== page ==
Essays on Strategic Analysis Tools Coursework

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The paper "Strategic Analysis Tools" is a great example of business coursework. The strategic analysis can be defined as the method and procedure of conducting intensive research on a given business environment of an organisation for the purpose of formulating strategy (Cadle, Paul and Turner, 2010). Strategic analysis of any business involves the understanding of the environment of an organisation in order to enhance efficiency and effectiveness through the improvement of the organisation’ s capacity to deploy its resources. When operating a business, it is imperative to make business success through a number of objectives (Jenskin, 2015).

There are many methods which assist in analysing an organisation’ s current state before any decision is made. Some strategic analysis tools include SWOT Analysis, PEST Analysis, Porter’ s five competitive forces etc. PEST and Porter’ s Five Forces Analysis are two fundamental concepts for organisational leaders and B2B sales professionals (Kotler et al. , 2009). This can be witnessed by their ability to reveal vital information regarding the external factors that affect a business, which can be utilized by business leaders in decision making. For business leaders, PEST and Porter’ s Five Forces Analysis concepts are important in strategic planning used to gain information about a business (Cadle, Paul and Turner, 2010).

For B2B sales professionals, these concepts are critical for preparing for meetings since they can be utilized to gain an understanding of the external trends that affect prospects’ buying decisions (Henry, 2011). In this essay, I will argue that PEST Analysis is essential in developing strategy as a precursor to using Porter’ s Five Forces Analysis. The paper will offer the merits of PEST analysis over Porter’ s Five Forces Analysis and will highlight the reasons why Porter’ s Five Forces Analysis is insufficient in strategic development.

It will also offer a case study that will illustrate the effectiveness of PEST analysis and will then critically analyse the preposition of using PEST Analysis as a precursor to Porter’ s Five Forces Analysis. Today, business organisations are operating and conducting their businesses in an environment that is ever-changing that ever before (Marcovici, 2014). Managers and business leaders are expected to contribute their expertise where strategic concerns are discussed. Whether it is a large multinational corporation or just a small company, an understanding of effective business analysis techniques and tools will assist in contributing to effective strategic decision-making processes (Kaplan and Norton, 2011).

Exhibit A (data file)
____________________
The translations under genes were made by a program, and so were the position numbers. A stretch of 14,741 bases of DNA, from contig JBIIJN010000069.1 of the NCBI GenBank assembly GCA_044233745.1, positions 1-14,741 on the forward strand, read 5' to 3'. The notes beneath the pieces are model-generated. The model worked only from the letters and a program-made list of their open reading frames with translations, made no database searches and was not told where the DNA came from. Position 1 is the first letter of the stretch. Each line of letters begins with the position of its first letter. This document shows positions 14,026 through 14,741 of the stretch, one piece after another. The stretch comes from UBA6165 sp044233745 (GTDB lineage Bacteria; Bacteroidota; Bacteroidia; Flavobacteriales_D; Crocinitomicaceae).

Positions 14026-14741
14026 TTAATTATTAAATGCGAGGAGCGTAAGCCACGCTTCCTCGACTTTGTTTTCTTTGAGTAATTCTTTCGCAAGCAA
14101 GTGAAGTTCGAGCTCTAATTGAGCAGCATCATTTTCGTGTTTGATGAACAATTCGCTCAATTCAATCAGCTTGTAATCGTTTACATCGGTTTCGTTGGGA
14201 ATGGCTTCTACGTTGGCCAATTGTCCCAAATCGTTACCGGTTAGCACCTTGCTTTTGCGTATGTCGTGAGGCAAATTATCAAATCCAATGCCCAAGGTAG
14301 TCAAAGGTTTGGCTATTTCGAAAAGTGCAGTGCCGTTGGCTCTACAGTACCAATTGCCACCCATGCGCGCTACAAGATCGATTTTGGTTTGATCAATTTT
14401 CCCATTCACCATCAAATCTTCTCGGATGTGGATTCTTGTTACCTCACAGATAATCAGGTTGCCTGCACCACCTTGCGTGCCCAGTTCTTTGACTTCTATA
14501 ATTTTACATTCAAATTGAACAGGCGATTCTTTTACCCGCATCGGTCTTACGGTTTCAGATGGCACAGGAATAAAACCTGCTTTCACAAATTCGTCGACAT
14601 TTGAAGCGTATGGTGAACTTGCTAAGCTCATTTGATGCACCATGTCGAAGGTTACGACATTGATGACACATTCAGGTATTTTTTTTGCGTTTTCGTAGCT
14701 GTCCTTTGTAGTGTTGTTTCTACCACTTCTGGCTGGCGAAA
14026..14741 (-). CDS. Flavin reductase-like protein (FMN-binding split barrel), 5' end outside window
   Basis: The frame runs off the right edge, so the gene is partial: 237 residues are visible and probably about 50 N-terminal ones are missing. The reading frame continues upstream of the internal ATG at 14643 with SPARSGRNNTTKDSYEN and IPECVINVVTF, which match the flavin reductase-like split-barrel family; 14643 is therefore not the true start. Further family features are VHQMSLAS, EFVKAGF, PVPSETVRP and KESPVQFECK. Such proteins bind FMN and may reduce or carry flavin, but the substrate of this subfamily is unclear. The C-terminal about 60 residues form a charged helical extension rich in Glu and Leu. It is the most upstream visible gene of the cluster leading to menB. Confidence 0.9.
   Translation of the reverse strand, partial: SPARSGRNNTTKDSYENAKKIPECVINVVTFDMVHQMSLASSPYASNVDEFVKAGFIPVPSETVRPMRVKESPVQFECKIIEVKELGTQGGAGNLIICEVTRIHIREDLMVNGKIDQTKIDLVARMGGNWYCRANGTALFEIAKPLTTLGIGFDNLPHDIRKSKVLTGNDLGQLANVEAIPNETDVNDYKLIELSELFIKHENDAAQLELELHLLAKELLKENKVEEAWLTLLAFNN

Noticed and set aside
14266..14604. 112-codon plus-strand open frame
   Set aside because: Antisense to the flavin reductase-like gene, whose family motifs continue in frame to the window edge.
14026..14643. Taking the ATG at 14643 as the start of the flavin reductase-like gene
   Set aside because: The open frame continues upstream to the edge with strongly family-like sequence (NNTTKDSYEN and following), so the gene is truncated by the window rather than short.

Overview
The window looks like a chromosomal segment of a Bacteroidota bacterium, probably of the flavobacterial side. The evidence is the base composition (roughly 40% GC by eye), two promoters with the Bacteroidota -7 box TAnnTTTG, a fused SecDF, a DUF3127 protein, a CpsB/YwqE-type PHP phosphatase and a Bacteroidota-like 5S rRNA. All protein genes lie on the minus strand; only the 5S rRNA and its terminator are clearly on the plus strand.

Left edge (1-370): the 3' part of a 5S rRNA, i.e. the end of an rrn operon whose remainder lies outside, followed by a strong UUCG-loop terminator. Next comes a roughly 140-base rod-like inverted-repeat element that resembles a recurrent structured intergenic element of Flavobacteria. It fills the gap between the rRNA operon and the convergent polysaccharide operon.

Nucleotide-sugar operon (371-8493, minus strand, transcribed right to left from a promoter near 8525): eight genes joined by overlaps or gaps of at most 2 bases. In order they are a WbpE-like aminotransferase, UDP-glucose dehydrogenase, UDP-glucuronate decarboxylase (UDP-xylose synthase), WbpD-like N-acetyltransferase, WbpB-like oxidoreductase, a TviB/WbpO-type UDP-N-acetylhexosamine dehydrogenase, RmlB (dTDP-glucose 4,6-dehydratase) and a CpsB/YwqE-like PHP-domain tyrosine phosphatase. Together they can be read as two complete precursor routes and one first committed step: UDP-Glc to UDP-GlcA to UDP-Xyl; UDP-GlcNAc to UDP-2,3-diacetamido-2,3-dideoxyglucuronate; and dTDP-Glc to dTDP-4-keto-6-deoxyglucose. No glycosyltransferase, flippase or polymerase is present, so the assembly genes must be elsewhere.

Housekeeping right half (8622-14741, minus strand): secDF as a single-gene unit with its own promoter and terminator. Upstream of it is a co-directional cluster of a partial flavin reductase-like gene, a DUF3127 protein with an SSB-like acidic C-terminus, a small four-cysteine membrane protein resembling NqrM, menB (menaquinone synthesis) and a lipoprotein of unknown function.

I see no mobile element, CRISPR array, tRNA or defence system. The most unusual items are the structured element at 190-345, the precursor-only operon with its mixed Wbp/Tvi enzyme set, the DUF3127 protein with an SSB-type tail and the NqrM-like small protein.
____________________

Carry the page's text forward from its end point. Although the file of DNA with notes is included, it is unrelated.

All organisations are expected to identify external factors that could influence their operations (McDonald and Wilson, 2012). Many of these factors will be factors that a company has no control over. Popular tools for identifying and analysing these factors are PEST Analysis and Porter’ s Five Forces Analysis. PEST Analysis is a useful strategic tool that is used to identify the external factors that affect an organisation (Cadle, Paul and Turner, 2010).

On the other hand, Porter’ s Five Forces Analysis entails external factors that affect the nature of competition between firms and the internal factors that influence methods in which organisations compete. PEST Analysis identifies Political, Economic, Social, and Technological factors (Cadle, Paul and Turner, 2010). PEST analysis divides the external environment into four segments which represent the most important issues that affect an organisation. This is why it is considered a fundamental tool for strategic development. PEST Analysis can work alone in strategic analysis or can be used together with other strategic analysis tools such as Porter’ s Five Forces Analysis and SWOT Analysis (Cadle, Paul and Turner, 2010).

PEST Analysis can also be used in combination with Porter’ s Five Forces since it is like transposing the PEST Analysis ideas onto Porter’ s Five Forces. PEST Analysis helps organisations improve on decision making (Zanoni, 2012). The best results are possible when an organisation makes the right decision by analysing different factors. It also assists in predicting the future by taking into consideration the present performance (McDonald and Wilson, 2012).

In addition, it also assists in detailing out the opportunities that an organisation can cash in on together with the threats that could damage the business.


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